Teaching Yearbook: 60 Bell Ringers

Student in class reflecting on advice he received to start yearbook class.

How different would your yearbook class or club be if you had ten minutes at the start to focus your team on the day’s objectives and transition them from hallway to classroom mode? Working with middle and high school yearbook advisers, we created 60 Bell Ringers to do just this. Use the prompts below to teach and strengthen skills by dropping them in Google Classroom, displaying them in a slide deck, or writing them on the board.

Why Do You Need Bell Ringers for Yearbook?

While we often pump the intro to design and copywriting lessons the first few weeks of the school year, the overwhelming nature of organizing photo shoots, liaising with club sponsors or athletic coaches and scheduling picture day take precedence. (Validation: those things are vital for the success of your yearbook–keep doing them!) 

If you’re submitting documentation for WASC or your admin, bell ringers activate learning by giving students a quick thought-provoking question, problem-solving exercise, or yearbook critique activity. Some bell ringers encourage critical thinking, and others serve as an anticipatory activity because they stimulate students’ curiosity.

TLDR? Use bell ringers to set the tone.


Yes, you’ll have your group games, yearbook weddings, and human knots. And no, that’s not all you’ll need to forge connections and build trust. These prompts help students share and learn about each other’s interests, preferences, and experiences and teach empathy for those they’ll interview in the weeks ahead.

  1. “Emoji Introduction”: Share three emojis that represent different aspects of your life. (Afterward, students share their emojis with the class and explain their choices, providing insights into their personalities and experiences.)
  2. “Time Capsule”: Describe five things you would put in a time capsule for yearbook students 10 years from now.
  3. “Do-Over”: What is one thing you wish you had done differently this year and why?
  4. “Influencer”: Share a book, movie, or song that profoundly impacted you and explain why it resonated with you. (If appropriate, you may want to create a yearbook team playlist for motivation, or when it’s time to celebrate good times… come on!)
  5. “Self-Promotion”: What role does the yearbook play in fostering a sense of community and collective identity within the school? How are you contributing?
  6. “Dear Younger Me”: Reflect on your overall personal growth and development throughout your time on the yearbook staff and how it has shaped you as an individual. What did you wish you knew at the start of the year? 
  7. “Mind Shift”: Describe a class or subject that you initially didn’t enjoy but ended up loving and why your perspective changed.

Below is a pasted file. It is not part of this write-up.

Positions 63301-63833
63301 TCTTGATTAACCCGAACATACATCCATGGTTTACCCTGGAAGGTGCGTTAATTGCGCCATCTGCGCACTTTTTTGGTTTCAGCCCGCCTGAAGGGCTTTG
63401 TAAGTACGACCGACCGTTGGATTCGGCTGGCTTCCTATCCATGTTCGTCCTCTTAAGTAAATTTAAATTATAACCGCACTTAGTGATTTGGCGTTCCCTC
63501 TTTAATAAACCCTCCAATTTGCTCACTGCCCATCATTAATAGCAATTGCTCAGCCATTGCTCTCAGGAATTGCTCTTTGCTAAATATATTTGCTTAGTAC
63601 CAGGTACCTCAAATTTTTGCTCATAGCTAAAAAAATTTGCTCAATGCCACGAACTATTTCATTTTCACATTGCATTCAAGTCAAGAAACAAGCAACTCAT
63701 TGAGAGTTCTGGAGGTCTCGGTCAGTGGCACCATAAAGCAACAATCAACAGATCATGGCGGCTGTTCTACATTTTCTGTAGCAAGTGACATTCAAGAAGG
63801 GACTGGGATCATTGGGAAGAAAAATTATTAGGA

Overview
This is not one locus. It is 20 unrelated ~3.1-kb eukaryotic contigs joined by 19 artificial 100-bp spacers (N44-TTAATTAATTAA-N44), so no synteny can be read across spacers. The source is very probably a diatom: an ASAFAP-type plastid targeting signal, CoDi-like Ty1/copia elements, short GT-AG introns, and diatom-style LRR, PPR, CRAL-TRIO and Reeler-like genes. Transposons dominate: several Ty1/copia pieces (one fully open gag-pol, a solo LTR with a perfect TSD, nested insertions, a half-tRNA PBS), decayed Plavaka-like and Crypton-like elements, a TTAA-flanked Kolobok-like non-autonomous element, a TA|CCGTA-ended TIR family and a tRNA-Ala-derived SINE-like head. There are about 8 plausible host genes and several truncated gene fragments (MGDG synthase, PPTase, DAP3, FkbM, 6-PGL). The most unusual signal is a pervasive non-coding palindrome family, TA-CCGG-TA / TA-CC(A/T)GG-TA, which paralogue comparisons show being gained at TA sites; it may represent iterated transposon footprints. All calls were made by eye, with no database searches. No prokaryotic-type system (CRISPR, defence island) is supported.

8. “Second Life”: What is something you are proud of accomplishing outside of academics this year?

Bell Ringers to Teach Writing

Quick math lesson: one five-minute writing bell ringer debrief a week will give your students an additional 200 minutes of writing practice. With these short writing tasks, advisers can also provide more immediate feedback to students when they share their work. Don’t think of it as an informal assessment that requires a line item in the grade book, but rather as facilitating continuous growth.

Ledes and Captions

  1. What is the importance of a compelling lede in a piece of writing? Share an example of a lead that successfully captures your attention and explain why it stands out to you.
  2. Think about a memorable article or story you’ve read recently. Analyze the lede and discuss how it effectively hooks the reader and sets the tone for the rest of the piece.
  3. Choose a recent photo from your phone and write three possible ledes: one pun, one using your theme, and one three-word attention-grabber.
  4. Reflect on a nearly finished spread and revise at least one lede. Share how it improved the overall impact of your writing.

Feature Stories

  1. Think about a significant moment or event from your school year that you believe would make a great yearbook story. Outline the key elements of the story, including the people involved, the emotions experienced, and the impact it had on the school community.
  2. List potential angles, interview questions, and storytelling techniques you would employ for a personality profile for a student you do not know.
  3. Interview another yearbook student about a personal experience or accomplishment from this school year. Write a brief summary of the story, including the central theme, key moments, and the message or lesson it conveys.
  4. Brainstorm ideas for a yearbook story that celebrates the diversity and inclusivity of your school community. Share potential story angles or interview questions that would help capture the richness of your school’s diversity.
  5. Have students gather in small groups and share one memorable experience or event from the school year. Each group should choose one story to develop further as a potential yearbook feature. Encourage them to discuss the key moments, people (directly and indirectly involved), emotions, and impact of the story.
  6. Provide students with a collection of unused photographs from a specific school activity. In pairs or individually, students should select one photo that catches their attention and write a brief story idea based on the image. Encourage them to consider the context, characters, and potential narrative elements.
  7. Organize a “Story Pitch” session where students can present their yearbook story ideas to the class. Each student should prepare a short pitch, explaining the central theme, key moments, and the significance of their chosen story. Encourage constructive feedback and discussion among the students.

What’s Happening Here?